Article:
Being A Whisperer: Gentleness Over Force

by Jennifer Paros

Your experience of stress doesn’t come from life pushing on you - it comes from you pushing back.                                                                --  Michael Neill

Illustration by Jennifer Paros - Copyright 2012

Illustration by Jennifer Paros - Copyright 2012

It used to be that when a fly entered our bedroom and we were ready to go to sleep, my husband leapt to his feet, grabbed a hand towel, and went after it.  He had a technique, he claimed, a way of whipping that towel that yielded results.  Often, it was true and Man did triumph over Fly.   

But still, I always sighed when the process began - not because I was unperturbed by the buzzing and zooming but because there seemed something frantic about attempting to put an end to it

Putting an end to things that bother us appears to be a good and necessary idea.  After all, we don’t want to passively live with what we don’t want.  But the “War On!” mentality can lead to exaggerated effort, a lot of reacting, and general aggravation. 

Then one day, my husband found that if he darkened the room and opened the door, the fly flew towards the light and in doing so, left – a solution that required virtually no effort.  

In writing, avoiding fly chasing type effort in favor of a gentler approach can open the door to happier writing sessions, new discovery, and quicker resolution of feeling stuck and confused.  The desperation of fixation - trying to fix something, get it, solve it - blinds us to what could work and binds our attention to what’s notworking.    

Recently, my oldest son and I had an exchange that went like this: 

He: “Everything works itself out.”

I: “Do you have to be in a particular frame of mind - will it work out even if you’re worrying?”

He:  “Well, it’ll be unhappy for you if you’re worrying but it’ll still work out - you just won’t notice.    

Everything works itself out is a challenging concept; it seems like there is often need for intervention, times when things just won’t or can’t possibly work out without us doing something.  But the value in my son’s observation isn’t in sparking debate over whether or not to take action; it is in an awareness of whether or not action is taken from a place of trust in the process of life.  In gentleness and trust, the intelligence of life is given opportunity to come forward  - at which point we are working with our true nature rather than against ourselves. 

When you encounter difficulties and contradictions, do not try to break them, but bend them with gentleness and time.

                                                    --  Saint Francis de Sales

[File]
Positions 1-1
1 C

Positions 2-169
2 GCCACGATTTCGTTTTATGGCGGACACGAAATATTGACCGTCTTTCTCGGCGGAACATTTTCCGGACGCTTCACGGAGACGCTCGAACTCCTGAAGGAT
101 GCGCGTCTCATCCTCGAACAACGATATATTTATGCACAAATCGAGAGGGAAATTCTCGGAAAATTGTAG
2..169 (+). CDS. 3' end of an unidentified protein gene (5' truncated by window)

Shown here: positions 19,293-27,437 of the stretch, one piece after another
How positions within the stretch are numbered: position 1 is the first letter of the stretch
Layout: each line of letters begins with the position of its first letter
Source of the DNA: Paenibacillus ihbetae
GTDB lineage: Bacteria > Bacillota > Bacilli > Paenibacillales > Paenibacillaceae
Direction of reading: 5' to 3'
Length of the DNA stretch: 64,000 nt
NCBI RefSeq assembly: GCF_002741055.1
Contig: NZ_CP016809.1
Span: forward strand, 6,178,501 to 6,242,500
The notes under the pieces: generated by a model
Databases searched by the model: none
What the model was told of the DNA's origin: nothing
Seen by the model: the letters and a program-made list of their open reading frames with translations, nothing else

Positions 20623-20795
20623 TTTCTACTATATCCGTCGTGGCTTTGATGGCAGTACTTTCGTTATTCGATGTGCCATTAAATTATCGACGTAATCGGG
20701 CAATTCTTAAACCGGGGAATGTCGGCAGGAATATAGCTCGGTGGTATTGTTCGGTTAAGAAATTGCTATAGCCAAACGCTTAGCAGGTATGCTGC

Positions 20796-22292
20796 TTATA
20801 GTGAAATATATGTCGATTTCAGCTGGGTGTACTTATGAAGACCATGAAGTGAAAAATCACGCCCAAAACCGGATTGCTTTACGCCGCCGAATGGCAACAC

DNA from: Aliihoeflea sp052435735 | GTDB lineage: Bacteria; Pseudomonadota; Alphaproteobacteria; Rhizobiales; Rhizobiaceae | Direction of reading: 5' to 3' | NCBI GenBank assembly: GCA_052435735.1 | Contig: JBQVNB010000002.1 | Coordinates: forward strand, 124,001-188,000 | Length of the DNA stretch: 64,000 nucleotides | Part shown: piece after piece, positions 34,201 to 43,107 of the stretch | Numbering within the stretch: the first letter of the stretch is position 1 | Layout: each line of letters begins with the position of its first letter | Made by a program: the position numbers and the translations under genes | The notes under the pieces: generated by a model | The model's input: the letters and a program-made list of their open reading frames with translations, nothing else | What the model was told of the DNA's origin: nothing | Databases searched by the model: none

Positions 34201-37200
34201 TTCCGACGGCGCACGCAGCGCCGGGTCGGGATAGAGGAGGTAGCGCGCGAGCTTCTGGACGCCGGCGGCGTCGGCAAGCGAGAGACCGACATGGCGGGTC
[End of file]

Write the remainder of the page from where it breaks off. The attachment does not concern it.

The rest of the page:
In Cesar Millan’s Be The Pack Leader, he documents his therapeutic work with a dog, Banjo, who spent his life in an animal testing lab and was terrified of people.  

Rather than insisting Banjo receive his attention, Cesar avoided petting the dog or making eye contact. By turning his back to him, the dog was allowed to discover, approach, and trust a person through his own instinct. Because Banjo was a Coon Hound and his breed’s historical link was with hunting, Cesar also set down a trail of raccoon urine.  Quickly, the dog sniffed and followed the trail.  With these approaches, Cesar helped awaken Banjo to memory of himself and his purpose, to the life inherent in being a dog – one he’d forgotten.  Gradually the dog improved in his relationships with people because his relationship to his true nature had been reinstated. 

Cesar Millan calls himself a dog whisperer because he attunes to the spirit of the dog and gently speaks to that. He doesn’t force the retraining of surface expressions; he looks to reawaken the animal to its authentic nature – a nature that naturally knows what to do. A writing whisperer knows the same sort of awakening can create growth and vitality in his work.  He recognizes the inherent difficulty in using force of mind to direct the work to behave. Instead, he looks to his own true nature and the essence of the piece and strives to work with that creative energy, rather than to control it. 

When we take a gentle approach to our work or any life situation, we allow a gradual, slow, soft progression. We give ourselves the opportunity to see more - not hurry through or force anything.  And in so doing, the natural intelligence of life and creativity gets the chance to come through and help.  Being a Whisperer means giving life the chance to help us by gently calling forth an awareness of purpose and value that both reconnects and directs.

Jennifer Paros is a writer, illustrator, and author of Violet Bing and the Grand House (Viking, 2007). She lives in Seattle. Please visit her website at

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